The Fellowship of Life
What is the common link between atrocities in our society’s past? Shameful chapters of history – such as the African slave trade, the massacre and displacement of civilians during war, the oppression of women and forced child labour – are all examples of the abuse of power. Whether it’s for profit, ease, convenience or plain amusement, this might-makes-right attitude has caused societies to tolerate, perpetuate and indignantly defend outrageously cruel acts.
Hindsight is 20/20. Most people today view slavery, child labour and the oppression of women as wrong, but changes only came about because thoughtful people demanded justice and fought against oppression.
Will future generations look back at ours with the same shame and horror we feel when we read about ships loaded with slaves or child labour in Lancashire’s cotton mills? Our generation operates in the same manner. The only difference is that today’s victims – used and abused because they are "different" and powerless – belong to different species.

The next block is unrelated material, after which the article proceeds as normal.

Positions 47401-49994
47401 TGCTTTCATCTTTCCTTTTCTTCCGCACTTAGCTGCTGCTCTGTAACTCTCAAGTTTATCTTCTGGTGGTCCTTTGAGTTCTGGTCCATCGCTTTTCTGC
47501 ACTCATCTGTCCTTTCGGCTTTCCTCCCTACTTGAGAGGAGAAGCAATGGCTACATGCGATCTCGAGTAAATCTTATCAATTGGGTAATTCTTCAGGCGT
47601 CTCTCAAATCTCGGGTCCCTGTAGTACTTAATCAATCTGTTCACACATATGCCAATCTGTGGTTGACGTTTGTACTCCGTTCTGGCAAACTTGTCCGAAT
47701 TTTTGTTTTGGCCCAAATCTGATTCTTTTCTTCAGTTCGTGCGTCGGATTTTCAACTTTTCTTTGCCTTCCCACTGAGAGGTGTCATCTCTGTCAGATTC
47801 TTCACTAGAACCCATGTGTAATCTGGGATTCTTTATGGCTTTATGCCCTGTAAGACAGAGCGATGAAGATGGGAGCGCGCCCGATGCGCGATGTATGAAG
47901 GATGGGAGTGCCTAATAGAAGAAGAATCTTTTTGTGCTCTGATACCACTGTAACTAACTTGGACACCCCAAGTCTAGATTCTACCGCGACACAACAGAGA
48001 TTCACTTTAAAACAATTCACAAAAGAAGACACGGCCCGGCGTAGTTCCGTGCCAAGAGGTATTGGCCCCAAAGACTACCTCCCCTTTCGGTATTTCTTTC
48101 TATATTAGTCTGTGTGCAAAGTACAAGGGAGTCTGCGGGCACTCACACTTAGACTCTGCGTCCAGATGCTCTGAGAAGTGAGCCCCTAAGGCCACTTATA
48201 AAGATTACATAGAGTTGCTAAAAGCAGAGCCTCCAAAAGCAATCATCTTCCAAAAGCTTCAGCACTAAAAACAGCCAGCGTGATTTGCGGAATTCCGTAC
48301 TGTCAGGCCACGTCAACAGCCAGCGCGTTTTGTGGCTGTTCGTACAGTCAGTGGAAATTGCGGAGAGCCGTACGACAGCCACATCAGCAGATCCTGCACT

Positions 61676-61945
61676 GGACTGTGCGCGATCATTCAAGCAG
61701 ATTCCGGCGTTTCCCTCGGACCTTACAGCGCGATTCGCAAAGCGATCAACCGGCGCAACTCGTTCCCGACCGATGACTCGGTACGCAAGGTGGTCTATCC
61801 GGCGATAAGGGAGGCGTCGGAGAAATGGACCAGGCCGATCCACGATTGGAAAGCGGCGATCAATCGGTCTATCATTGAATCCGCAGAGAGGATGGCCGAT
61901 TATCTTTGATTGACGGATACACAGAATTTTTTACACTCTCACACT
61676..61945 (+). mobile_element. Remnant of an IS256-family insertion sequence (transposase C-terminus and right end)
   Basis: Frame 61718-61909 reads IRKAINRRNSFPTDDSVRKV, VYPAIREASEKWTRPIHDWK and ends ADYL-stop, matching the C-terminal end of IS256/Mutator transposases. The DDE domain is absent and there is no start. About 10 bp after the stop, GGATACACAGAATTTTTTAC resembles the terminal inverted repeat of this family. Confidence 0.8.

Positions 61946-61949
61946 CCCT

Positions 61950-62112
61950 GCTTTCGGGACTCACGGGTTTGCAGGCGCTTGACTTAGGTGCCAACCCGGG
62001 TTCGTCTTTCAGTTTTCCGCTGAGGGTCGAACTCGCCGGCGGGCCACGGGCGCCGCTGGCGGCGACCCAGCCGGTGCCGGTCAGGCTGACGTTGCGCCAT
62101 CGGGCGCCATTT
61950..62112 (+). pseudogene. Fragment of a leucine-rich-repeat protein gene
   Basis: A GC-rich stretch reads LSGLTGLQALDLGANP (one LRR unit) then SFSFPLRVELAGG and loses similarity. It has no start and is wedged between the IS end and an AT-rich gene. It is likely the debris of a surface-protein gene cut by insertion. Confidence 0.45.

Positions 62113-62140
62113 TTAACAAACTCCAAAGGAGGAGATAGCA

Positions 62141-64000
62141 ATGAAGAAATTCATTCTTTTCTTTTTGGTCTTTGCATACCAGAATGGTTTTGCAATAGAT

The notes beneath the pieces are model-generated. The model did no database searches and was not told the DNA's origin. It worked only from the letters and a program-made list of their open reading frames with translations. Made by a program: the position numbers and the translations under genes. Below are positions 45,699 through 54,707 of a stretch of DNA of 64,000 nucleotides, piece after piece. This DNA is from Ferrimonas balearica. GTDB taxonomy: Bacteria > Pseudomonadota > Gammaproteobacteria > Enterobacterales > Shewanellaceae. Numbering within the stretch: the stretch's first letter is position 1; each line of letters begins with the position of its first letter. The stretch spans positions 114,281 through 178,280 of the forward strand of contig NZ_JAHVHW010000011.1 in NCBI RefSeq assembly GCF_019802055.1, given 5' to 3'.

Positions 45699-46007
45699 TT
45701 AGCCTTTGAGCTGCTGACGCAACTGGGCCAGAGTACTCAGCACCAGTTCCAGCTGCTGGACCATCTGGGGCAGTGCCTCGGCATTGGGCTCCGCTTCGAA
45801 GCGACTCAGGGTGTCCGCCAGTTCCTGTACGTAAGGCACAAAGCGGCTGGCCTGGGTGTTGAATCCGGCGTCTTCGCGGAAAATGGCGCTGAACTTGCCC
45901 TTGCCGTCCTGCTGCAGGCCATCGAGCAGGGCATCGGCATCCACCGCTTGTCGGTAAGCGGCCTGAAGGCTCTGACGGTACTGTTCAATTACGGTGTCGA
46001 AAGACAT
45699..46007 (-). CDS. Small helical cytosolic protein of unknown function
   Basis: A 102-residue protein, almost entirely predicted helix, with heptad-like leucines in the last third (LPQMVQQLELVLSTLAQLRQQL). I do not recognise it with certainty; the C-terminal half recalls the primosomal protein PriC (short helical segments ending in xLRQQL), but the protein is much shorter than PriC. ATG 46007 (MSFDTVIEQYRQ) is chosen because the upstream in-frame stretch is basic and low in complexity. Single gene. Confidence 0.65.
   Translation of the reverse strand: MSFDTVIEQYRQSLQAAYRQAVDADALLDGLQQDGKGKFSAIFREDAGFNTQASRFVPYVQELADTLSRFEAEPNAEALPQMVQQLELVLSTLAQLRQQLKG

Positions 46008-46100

Cruel actions that would cause a public outcry today – such as the use of servicepeople, many of whom died, in nerve-gas tests at Porton Down research centre in the 1950s after the study participants were told they were helping to find a cure for the “common cold” – are no longer tolerated because we accept that harming other humans simply because they are defenceless is reprehensible. Travelling circuses no longer display physically disabled men and women as “sideshow freaks” to be gawked at and ridiculed. Yet intelligent, social animals are still used in experiments, circus acts and other abominations.
For further information and access to an on-line exhibition visit: www.peta.org.uk
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